Thursday, November 21, 2013

Remembering Kennedy


You didn't have to be American to have felt the after-effects of the assassination of President Kennedy.

I was only 10 months old at the time; I do not recall the day it happened of course.  But I recall the aftermath.  My parents were young and idealistic - for they and their friends, there were many dinner party conversations that revolved around "Where were you when you heard Kennedy was shot?"  I never really understood that feeling until September 11th, 2001.

There are greater minds than mine that can explain the resonance that that act of terrible violence had upon America's psyche.  The death of hope, the death of dreams, the birth of an unsettled time in American history.

All of these are true, I guess, in their own way.  But they are not the truth.  The truth is more complex and more personal I think.


There is a certain thing that happens when one dies tragically young.  They are forever young and beautiful and in your mind, you are often frozen in that time with them.  There are no pictures of an old chubby President Kennedy, just as there are sadly no pictures of an old Bobby Kennedy or an old JFK Jr.


JFK was not a perfect president, nor was he a perfect man; the historians have made that abundantly clear.  But there were areas where he acted with great integrity and great honour.  There were areas where he fired our imaginations to dream bigger and dream equally.  There was a promise of something more and that promise was struck down on that fateful day in Dallas.

Kennedy ended his inaugural speech on January 20th, 1963 with the following words:

In the long history of the world, only a few generations have been granted the role of defending freedom in its hour of maximum danger. I do not shrink from this responsibility—I welcome it. I do not believe that any of us would exchange places with any other people or any other generation. The energy, the faith, the devotion which we bring to this endeavor will light our country and all who serve it—and the glow from that fire can truly light the world.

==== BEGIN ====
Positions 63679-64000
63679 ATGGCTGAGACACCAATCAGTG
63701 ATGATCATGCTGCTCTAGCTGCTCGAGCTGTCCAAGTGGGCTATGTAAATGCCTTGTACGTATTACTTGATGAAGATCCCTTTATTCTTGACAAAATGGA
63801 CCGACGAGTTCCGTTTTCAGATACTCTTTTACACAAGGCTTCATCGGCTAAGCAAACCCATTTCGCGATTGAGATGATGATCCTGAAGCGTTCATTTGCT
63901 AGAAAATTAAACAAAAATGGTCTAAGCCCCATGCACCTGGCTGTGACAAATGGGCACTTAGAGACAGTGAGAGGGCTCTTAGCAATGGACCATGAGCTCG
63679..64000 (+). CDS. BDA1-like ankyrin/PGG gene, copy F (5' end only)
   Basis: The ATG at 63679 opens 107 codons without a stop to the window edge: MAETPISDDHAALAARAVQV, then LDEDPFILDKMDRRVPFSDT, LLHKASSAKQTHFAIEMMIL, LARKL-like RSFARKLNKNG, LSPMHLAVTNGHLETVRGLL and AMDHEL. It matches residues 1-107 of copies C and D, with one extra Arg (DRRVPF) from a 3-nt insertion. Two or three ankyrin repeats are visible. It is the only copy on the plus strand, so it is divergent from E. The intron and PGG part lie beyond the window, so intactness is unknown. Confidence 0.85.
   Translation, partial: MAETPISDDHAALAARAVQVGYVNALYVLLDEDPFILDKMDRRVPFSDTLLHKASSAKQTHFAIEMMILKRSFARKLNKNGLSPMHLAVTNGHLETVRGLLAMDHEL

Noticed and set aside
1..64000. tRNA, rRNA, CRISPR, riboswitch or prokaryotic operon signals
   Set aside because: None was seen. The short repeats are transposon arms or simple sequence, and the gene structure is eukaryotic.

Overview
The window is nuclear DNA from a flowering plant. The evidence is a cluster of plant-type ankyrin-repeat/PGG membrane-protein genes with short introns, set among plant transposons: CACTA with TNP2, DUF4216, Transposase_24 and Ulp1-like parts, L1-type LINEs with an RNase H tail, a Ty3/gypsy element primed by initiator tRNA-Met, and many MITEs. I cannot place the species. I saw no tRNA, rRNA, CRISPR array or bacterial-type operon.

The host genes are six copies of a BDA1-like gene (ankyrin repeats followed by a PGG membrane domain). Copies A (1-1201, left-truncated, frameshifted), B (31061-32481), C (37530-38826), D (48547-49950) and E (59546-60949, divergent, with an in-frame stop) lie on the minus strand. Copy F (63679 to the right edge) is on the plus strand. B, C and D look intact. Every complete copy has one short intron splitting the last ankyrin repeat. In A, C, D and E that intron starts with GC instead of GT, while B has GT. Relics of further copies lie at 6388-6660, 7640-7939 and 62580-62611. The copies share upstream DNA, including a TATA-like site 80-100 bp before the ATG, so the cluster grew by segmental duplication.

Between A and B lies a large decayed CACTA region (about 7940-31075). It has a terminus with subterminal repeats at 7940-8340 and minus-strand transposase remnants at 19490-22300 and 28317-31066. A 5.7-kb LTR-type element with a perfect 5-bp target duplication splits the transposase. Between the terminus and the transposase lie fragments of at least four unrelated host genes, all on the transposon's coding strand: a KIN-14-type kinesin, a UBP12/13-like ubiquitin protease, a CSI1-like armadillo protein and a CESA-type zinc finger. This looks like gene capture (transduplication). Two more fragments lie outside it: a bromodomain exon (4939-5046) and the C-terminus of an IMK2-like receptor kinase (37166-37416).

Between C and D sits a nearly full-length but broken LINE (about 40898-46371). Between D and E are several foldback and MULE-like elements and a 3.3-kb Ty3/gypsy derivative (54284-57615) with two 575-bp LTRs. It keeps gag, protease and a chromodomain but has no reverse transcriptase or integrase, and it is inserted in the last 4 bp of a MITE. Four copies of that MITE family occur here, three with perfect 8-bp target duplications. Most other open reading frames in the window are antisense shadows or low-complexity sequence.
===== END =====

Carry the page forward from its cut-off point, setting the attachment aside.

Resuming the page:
And so, my fellow Americans: ask not what your country can do for you—ask what you can do for your country.

My fellow citizens of the world: ask not what America will do for you, but what together we can do for the freedom of man.

Finally, whether you are citizens of America or citizens of the world, ask of us here the same high standards of strength and sacrifice which we ask of you. With a good conscience our only sure reward, with history the final judge of our deeds, let us go forth to lead the land we love, asking His blessing and His help, but knowing that here on earth God's work must truly be our own.

The history of JFK (and of Bobby and even of JFK Jr.) is really the history of the great "what if" - what if the shot had not met its intended target?  What if?

Much has been made of the defining image of John-John saluting his father's casket going by.

But I am often struck by the funeral cortege itself, the rider-less horse....



 and Bobby and Jackie and Teddy walking behind, followed by other dignitaries.



It touches me because I believe that the American people, and many other people from across the world, walked behind that funeral cortege in spirit on that day as well.  And they have been walking behind it ever since.

A Man May Die,
nations may rise and fall,
but an idea lives on

John Fitzgerald Kennedy



UPDATE: